9

I want to generate a list of integers corresponding to a list of generators in ScalaCheck.

    import org.scalacheck._
    import Arbitrary.arbitrary

    val smallInt = Gen.choose(0,10)
    val bigInt = Gen.choose(1000, 1000000)
    val zeroOrOneInt = Gen.choose(0, 1)
    val smallEvenInt = smallInt suchThat (_ % 2 == 0)

    val gens = List(smallInt, bigInt, zeroOrOneInt, smallEvenInt)
    //val listGen: Gen[Int] = ??
    //println(listGen.sample) //should print something like List(2, 2000, 0, 6)

For the given gens, I would like to create a generator listGen whose valid sample can be List(2, 2000, 0, 6). Here is my first attempt using tuples.

    val gensTuple = (smallInt, bigInt, zeroOrOneInt, smallEvenInt)
    val tupleGen = for {
        a <- gensTuple._1
        b <- gensTuple._2
        c <- gensTuple._3
        d <- gensTuple._4
    } yield (a, b, c, d)

    println(tupleGen.sample) // prints Some((1,318091,0,6))

This works, but I don't want to use tuples since the list of generators(gens) is created dynamically and the size of the list is not fixed. Is there a way to do it with Lists?

I want the use the generator of the list(listGen) in scalacheck forAll property checking.

This looks like a toy problem but this is the best I could do to create a standalone snippet reproducing the actual issue I am facing.

4 Answers 4

14

How about using the Gen.sequence method? It transforms an Iterable[Gen[T]] into a Gen[C[T]], where C can be List:

  def sequence[C[_],T](gs: Iterable[Gen[T]])(implicit b: Buildable[T,C]): Gen[C[T]] = 
     ...
1
  • 2
    Works fine! I had to explicitly add the implicit argument because of ambiguity with another method. val listGen = Gen.sequence(gens)(util.Buildable.buildableList)
    – dips
    Commented Nov 25, 2012 at 11:56
3

Just use Gen.sequence, but be careful as it will try to return a java.util.ArrayList[T] if you don't fully parameterize it (bug).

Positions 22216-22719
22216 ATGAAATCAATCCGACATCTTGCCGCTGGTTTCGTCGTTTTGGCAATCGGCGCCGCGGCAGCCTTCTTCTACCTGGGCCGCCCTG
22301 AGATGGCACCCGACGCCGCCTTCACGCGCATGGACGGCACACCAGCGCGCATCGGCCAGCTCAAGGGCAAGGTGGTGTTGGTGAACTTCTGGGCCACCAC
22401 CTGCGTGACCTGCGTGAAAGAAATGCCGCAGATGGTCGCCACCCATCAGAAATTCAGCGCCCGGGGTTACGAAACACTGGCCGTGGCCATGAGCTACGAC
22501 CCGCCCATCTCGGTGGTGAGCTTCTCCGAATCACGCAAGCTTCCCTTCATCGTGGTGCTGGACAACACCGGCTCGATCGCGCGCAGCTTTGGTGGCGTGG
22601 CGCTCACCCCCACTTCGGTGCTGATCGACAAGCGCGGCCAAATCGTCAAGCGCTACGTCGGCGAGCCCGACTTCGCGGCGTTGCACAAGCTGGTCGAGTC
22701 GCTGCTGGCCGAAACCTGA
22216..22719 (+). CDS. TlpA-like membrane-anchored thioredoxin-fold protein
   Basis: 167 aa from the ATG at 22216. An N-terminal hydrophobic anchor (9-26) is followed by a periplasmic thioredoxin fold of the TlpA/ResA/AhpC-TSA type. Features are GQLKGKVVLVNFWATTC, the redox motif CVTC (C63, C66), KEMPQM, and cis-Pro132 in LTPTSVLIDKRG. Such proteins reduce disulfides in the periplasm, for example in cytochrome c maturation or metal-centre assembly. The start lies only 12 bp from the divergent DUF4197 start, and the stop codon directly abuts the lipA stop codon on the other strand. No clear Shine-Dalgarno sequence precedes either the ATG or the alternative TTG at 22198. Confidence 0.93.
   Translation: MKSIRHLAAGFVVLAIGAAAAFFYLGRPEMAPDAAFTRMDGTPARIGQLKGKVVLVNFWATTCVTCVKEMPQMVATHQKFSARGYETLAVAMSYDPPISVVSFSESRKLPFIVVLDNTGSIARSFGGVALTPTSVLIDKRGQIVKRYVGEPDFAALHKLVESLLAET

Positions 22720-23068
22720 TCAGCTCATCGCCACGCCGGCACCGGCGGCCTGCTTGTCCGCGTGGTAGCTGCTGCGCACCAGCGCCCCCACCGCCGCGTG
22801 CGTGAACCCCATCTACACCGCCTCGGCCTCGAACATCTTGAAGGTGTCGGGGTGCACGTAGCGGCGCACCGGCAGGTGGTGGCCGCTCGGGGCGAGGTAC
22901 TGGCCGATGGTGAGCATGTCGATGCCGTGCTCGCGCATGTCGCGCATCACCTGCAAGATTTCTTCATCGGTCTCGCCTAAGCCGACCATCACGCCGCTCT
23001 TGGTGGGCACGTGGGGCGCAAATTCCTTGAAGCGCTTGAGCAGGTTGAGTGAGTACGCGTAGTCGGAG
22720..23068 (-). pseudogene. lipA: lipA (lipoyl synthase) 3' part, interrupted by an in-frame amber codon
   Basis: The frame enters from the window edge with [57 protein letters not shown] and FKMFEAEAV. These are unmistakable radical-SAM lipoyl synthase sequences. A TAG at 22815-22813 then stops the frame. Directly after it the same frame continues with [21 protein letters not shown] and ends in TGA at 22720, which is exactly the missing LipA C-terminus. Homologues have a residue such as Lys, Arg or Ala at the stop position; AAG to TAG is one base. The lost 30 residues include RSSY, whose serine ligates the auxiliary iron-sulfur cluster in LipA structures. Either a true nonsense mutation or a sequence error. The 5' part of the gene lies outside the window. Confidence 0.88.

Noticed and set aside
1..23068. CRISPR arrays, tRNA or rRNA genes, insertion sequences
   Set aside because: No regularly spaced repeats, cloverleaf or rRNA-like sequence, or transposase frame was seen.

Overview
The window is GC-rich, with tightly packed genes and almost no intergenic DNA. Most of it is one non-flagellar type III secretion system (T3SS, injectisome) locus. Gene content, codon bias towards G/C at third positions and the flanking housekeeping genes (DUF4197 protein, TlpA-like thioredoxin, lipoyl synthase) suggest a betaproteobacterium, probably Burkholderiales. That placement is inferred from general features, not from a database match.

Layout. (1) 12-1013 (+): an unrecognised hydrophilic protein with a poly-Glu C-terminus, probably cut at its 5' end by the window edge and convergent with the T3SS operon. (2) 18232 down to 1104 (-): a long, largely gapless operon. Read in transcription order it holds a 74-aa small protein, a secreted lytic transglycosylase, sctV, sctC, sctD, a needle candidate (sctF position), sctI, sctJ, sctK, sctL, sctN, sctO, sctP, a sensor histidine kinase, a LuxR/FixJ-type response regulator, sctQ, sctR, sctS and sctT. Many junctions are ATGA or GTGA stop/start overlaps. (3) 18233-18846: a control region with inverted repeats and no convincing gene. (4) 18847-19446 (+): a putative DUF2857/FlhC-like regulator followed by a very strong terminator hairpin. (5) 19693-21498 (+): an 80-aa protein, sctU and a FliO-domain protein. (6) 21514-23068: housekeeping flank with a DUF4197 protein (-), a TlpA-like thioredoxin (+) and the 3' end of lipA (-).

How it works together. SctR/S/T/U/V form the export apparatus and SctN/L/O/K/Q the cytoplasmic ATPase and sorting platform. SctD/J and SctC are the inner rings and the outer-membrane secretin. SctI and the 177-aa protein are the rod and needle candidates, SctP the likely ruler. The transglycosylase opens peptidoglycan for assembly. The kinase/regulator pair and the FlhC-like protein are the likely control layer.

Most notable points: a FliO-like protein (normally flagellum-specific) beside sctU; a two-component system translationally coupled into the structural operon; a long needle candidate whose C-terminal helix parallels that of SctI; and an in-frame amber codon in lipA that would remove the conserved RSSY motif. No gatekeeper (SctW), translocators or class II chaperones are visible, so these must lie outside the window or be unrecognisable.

Full working example:

def genIntList(): Gen[List[Int]] = {

  val gens = List(Gen.chooseNum(1, 2), Gen.chooseNum(3, 4))

  Gen.sequence[List[Int], Int](gens)
}

println(genIntList.sample.get) // prints: List(1,4)
1

EDIT: Please disregard, this doesn't answer the asker's question


I can't comment on posts yet, so I'll have to venture a guess here. I presume the function 'sample' applies to the generators

Any reason why you can't do:

gens map (t=>t.sample)
2
  • 1
    I don't want create samples manually. It will be done by scalacheck when I use the generator as forAll(listGen){ list => <list property> }
    – dips
    Commented Nov 25, 2012 at 10:53
  • 1
    Ah sorry about that, didn't realise that scalacheck creates the samples Commented Nov 25, 2012 at 16:30
0

For a more theoretical answer: the method you want is traverse, which is equivalent to sequence compose map although it might be more efficient. It is of the general form:

def traverse[C[_]: Traverse, F[_]: Applicative, A, B](f: A => F[B], t: C[A]): F[C[B]]

It behaves like map but allows you to carry around some extra Applicative structure during the traversal, sequencing it along the way.

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